Taking the New Evangelisation to the Streets
Lucy Mackain-Bremner FAITH MAGAZINE May-June 2013
Lucy Mackain-Bremner, chaplaincy co-ordinator to Leweston School in Dorset and a graduate of the Emmanuel School of Mission in Rome, gives an insight into the reality of modern street evangelisation. “Always be prepared to give an account of the Hope that is in you” 1Pt 3:15
I was walking down a busy street and a young man stopped me and asked me: “What’s the joke? Why are you smiling?” Somewhat taken by surprise, unthinkingly I replied as honestly as I could: “Because I love Jesus.”
My voice must not have been as bold as my heart, though, because he didn’t hear what I said, so I had to repeat it more loudly, with an even bigger smile: “Because I love Jesus!”
And he said, “Oh, me too. I’m Muslim.” He was on his way to run a community youth club but he stopped and we spoke for a while. I ended with giving him a Miraculous Medal (of Our Lady) and he took it saying: “Thank you! We really honour Mary too, you know, because she’s the mother of Jesus.” He said I was his sister and then we parted.
Through this little encounter the Lord showed me how He can and will use you in the most beautiful and personal ways. If you really desire to make His name known, He expects nothing from you other than to be yourself, to be how He created you and calls you to be. We are created to know and love God and are forever looking to do this better and more deeply, but to truly fulfil our human dignity we must evangelise.
To make God known and loved by others – this is the loving work of evangelisation, a commission we all received through our Baptism. But how do we make this a reality?
Catholic Street Evangelisation in 2013
There is a growing generation of people who have never even sought to cross the threshold of a church, who hold their own ideas of truth and accountability and whose opinion of Catholic priests stretches no further than media scandal. The question is how to reach them. The answer is simple: street evangelisation.
I’m not talking about preaching repentance from a soap box or holding up placards saying THE END IS NIGH. In 2006 someone was given an Asbo for doing just that on Oxford Street. I’m talking about Catholic street evangelisation, something I came across three years ago on a postgraduate gap year and which I’ve been doing ever since.
“It’s important not to go with an agenda. Just listen and love.” That was the central teaching I heard before going out on to the streets for the first time, and it’s something I’ve tried to remember deep in my heart. I held onto this and tried to understand how to do it as we set up. Half of us were singing in a choir with drums and guitar and the other half split into pairs intent upon chatting with anyone who would stop to listen.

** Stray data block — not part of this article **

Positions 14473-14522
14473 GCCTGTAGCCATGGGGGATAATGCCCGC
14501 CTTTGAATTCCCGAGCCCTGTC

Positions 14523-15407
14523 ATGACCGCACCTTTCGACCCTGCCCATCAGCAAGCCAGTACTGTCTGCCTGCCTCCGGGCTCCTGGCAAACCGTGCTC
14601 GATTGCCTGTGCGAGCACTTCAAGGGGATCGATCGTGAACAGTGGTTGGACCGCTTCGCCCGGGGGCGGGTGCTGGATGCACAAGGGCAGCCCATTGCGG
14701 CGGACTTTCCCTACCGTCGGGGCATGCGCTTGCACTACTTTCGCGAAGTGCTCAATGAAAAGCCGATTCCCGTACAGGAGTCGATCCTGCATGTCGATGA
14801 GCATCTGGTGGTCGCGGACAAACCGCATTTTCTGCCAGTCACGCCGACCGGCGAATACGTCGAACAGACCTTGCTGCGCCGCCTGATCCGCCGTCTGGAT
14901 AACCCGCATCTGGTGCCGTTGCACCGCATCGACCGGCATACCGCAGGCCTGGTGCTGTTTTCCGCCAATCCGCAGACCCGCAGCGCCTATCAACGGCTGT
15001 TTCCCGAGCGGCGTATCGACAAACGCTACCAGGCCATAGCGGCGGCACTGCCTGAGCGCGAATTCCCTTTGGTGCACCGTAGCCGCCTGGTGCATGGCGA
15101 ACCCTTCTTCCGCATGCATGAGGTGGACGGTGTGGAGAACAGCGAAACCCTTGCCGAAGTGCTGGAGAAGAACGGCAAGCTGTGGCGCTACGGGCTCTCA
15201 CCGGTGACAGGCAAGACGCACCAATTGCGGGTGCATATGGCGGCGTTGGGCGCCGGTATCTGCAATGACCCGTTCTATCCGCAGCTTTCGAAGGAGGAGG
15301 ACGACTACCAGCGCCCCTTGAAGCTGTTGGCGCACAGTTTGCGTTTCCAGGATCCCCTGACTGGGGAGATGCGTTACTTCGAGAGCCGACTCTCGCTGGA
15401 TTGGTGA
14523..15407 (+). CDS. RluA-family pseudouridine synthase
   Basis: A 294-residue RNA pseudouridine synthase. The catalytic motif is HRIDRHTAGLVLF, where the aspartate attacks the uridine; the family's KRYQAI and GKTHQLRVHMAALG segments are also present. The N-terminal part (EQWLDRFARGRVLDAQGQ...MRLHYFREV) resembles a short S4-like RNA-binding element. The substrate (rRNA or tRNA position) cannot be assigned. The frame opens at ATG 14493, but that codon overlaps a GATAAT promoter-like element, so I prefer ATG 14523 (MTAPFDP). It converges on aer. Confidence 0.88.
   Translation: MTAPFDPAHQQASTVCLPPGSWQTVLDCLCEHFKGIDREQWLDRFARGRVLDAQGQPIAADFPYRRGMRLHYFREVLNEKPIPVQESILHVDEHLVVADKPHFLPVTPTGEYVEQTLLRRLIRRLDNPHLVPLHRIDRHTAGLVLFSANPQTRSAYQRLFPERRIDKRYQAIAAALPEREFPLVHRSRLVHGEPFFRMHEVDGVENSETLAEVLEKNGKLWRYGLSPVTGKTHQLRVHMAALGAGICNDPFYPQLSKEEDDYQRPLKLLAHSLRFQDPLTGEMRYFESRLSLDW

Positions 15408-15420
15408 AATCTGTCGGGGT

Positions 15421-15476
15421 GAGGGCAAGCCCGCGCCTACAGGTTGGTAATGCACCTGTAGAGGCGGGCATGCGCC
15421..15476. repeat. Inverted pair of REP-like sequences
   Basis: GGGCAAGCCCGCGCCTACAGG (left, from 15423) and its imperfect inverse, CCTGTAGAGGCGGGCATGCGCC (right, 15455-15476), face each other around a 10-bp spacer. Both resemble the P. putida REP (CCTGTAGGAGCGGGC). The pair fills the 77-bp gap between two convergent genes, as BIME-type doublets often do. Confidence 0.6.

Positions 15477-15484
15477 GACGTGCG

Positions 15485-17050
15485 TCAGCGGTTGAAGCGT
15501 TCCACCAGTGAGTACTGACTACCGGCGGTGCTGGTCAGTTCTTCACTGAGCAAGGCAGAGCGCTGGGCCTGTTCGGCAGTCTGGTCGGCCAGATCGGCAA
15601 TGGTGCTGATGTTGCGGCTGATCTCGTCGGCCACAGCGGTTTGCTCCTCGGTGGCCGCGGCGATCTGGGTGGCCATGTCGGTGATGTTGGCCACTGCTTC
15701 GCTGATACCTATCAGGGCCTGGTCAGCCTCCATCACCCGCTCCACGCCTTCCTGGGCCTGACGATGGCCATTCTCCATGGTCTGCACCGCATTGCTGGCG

We were a group of 20 students at a mission school in Rome and by taking to the streets each week to speak and pray with the people we met, we put into practice what we learnt from the great Catechism of the Catholic Church and various encyclicals on mission and love: to listen and to love.
We went for one hour only and in that time people would have the most amazing conversations. You can meet the world on the streets of Rome and, given the chance, people just need someone to listen to them. We prayed individually for every single person we met, sometimes with them! In a particular moment of action, I remember approaching two middle-aged British tourists who appeared to be sisters. One seemed sort of interested in what we were doing; the other was a bit embarrassed and wanted to leave. So as they were wandering on I asked if there was anything they would like me to pray for and one immediately burst into tears, setting her sister off, who explained: “Yes, this is what we came here looking for.”
I never fully understood their situation, but I knew the Holy Spirit had used me in that moment to touch their lives in a certain way. I left with a full heart, and a large smile.
I understand “not going with an agenda” principally to mean not setting out to preach in peoples’ faces, but I think it has a spiritual resonance that goes deeper. It means freeing yourself from being restricted by what you want to say or think you should say to anyone you meet, because you are not going to meet just anyone: you are going to meet someone, and their story is unique. You are going out to communicate God, and because we are all unique individuals God relates to each one of us uniquely. Different aspects of who God is speak to people in different ways. My favourite is “God is Love”, which means that by loving this person wholeheartedly in that moment you are giving them a taste of God. If you want to tell people how amazing God is, show them by loving them – and by havingJesus so present in you that all they see is Him.
This is from a prayer of Blessed John Henry Newman:
“Jesus, flood my soul with your spirit and life.
Penetrate and possess my whole being so utterly that my life may only be a radiance of yours.
Shine through me and be so in me that every soul I come into contact with may feel your presence in my soul. Let them look up and see no longer me, but only Jesus!”